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This post is part of Canucks Day on PHT…

Henrik Sedin and Daniel Sedin have been pillars of the Canucks’ franchise for much of their career. The twins will turn 37 in September though and have just a single season remaining on their matching four-year, $28 million contracts.

They’re at an age where they’re clearly in the twilight of their career, but that doesn’t necessarily mean the curtain is about to fall. There are elite players like Jaromir Jagr that have managed to stay relevant beyond their 30s, but those are few and far between.

If the 2016-17 campaign was any indication, the Sedin twins’ end might be fast approaching. Henrik finished with 50 points while Daniel was limited to 44. Their modest production was a big reason why the Canucks averaged just 2.17 goals for per game last season, which ranked 29th in the league. It’s a long way from their height when Henrik won the Art Ross Trophy in 2009-10 and Daniel claimed it in 2010-11.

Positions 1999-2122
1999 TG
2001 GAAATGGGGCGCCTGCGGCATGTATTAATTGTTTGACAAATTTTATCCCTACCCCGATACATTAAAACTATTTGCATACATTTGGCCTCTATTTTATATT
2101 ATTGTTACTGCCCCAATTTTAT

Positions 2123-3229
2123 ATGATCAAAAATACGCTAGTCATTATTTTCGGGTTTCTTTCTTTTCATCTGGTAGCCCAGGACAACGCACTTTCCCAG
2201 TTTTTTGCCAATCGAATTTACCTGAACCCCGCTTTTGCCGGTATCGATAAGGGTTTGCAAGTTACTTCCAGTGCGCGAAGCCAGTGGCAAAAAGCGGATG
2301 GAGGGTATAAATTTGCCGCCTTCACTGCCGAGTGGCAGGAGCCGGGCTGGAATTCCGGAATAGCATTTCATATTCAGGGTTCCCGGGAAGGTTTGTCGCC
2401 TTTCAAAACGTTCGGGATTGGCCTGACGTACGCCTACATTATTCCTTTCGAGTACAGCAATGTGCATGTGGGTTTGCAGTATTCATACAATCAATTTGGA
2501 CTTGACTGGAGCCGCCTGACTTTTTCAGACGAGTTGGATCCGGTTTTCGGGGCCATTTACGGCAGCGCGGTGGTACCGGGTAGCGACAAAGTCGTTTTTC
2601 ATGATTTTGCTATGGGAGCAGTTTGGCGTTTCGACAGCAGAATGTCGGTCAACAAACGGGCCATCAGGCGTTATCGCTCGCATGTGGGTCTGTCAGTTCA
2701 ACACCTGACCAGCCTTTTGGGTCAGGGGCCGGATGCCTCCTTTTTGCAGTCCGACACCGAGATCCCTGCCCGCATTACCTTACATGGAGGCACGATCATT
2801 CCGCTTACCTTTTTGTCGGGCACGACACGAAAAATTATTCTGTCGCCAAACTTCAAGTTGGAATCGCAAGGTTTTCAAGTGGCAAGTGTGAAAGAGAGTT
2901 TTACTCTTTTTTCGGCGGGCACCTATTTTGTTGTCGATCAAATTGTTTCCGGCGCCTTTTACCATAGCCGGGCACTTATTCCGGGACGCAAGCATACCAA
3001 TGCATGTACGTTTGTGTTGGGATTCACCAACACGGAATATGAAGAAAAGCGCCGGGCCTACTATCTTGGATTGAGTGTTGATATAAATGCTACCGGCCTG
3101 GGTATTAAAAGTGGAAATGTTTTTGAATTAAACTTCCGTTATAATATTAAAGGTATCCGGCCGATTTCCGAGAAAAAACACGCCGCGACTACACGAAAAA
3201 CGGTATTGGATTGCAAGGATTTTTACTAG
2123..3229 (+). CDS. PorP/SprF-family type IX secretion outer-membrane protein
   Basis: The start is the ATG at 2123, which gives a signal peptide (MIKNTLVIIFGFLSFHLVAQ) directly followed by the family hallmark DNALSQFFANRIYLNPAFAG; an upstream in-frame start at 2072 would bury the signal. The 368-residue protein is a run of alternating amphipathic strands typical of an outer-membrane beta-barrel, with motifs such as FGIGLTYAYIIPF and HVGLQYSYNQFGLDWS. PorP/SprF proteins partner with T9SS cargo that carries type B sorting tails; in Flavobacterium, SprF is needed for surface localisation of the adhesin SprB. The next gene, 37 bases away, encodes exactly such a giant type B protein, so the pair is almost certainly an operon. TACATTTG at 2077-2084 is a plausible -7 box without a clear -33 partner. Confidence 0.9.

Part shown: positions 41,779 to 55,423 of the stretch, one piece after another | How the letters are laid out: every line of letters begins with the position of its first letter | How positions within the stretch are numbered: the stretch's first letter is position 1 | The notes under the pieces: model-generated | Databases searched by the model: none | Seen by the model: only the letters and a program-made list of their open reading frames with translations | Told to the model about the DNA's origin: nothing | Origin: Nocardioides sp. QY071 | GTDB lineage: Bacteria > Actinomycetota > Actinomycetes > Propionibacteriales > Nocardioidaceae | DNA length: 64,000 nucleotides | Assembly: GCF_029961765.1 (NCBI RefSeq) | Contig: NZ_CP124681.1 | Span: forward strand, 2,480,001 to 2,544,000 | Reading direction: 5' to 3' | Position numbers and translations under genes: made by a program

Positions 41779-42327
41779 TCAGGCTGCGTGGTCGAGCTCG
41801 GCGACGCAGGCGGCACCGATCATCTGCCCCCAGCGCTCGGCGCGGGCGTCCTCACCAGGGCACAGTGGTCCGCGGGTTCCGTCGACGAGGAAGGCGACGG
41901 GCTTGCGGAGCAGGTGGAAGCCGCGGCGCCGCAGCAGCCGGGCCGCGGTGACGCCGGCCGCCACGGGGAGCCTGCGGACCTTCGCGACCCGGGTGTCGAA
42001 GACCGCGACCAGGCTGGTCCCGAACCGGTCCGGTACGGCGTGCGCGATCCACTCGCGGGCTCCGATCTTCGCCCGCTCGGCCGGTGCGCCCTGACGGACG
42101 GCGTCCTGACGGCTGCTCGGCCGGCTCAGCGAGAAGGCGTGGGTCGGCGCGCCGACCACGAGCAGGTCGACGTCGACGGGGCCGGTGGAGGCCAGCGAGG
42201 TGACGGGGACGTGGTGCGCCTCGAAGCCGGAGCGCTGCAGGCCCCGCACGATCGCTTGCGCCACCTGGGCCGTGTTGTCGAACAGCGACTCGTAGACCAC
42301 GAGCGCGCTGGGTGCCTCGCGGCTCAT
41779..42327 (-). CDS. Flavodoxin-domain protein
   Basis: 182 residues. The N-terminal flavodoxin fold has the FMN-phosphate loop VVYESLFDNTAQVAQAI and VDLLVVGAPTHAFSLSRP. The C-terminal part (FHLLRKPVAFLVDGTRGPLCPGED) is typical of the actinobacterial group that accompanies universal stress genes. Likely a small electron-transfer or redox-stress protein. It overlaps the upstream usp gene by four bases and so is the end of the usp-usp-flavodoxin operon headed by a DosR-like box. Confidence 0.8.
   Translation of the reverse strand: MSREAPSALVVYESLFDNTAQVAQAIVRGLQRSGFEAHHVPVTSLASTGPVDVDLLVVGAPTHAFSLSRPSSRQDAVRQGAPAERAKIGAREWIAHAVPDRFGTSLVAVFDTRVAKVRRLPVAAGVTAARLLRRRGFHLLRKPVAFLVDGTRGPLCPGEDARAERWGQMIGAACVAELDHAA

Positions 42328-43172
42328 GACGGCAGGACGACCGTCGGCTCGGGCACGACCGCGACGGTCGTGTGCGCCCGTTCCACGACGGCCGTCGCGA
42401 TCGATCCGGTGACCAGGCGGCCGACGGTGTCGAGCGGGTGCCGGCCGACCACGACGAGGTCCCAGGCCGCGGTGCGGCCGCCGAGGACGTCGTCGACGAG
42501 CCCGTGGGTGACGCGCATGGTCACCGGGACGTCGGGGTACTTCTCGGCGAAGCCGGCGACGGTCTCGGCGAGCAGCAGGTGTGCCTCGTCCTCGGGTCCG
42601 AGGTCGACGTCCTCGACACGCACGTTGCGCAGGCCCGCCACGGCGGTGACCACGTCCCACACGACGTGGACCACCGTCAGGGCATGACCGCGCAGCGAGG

“We think about our future on a regular basis, and we’ve said we’re going to take it year by year now,” Henrik Sedin said, per NHL.com. “This year, we want to prove we can still play at a high level, and that’s up to us to do. And we know that if we do, it’ll be easier to answer those questions later in the year. So that’s our mindset.”

Even if the Sedin twins decide to extend their careers, will it ultimately be with the Canucks? If Vancouver has another bad season, would it make sense to keep two aging forwards on the roster? Maybe it would, given that this is the Sedin twins we’re talking about and it would be good to see them ultimately retire as Canucks. On the flip side though, would the Sedin twins have any interest in exploring other possibilities if it was clear that the Canucks were firmly focused on rebuilding while they have very little time left in the NHL?

So do you ultimately believe that this is their last season in Vancouver or will they continue playing for the franchise beyond 2017-18?

Related: Sedins out to prove they can still play at ‘high level’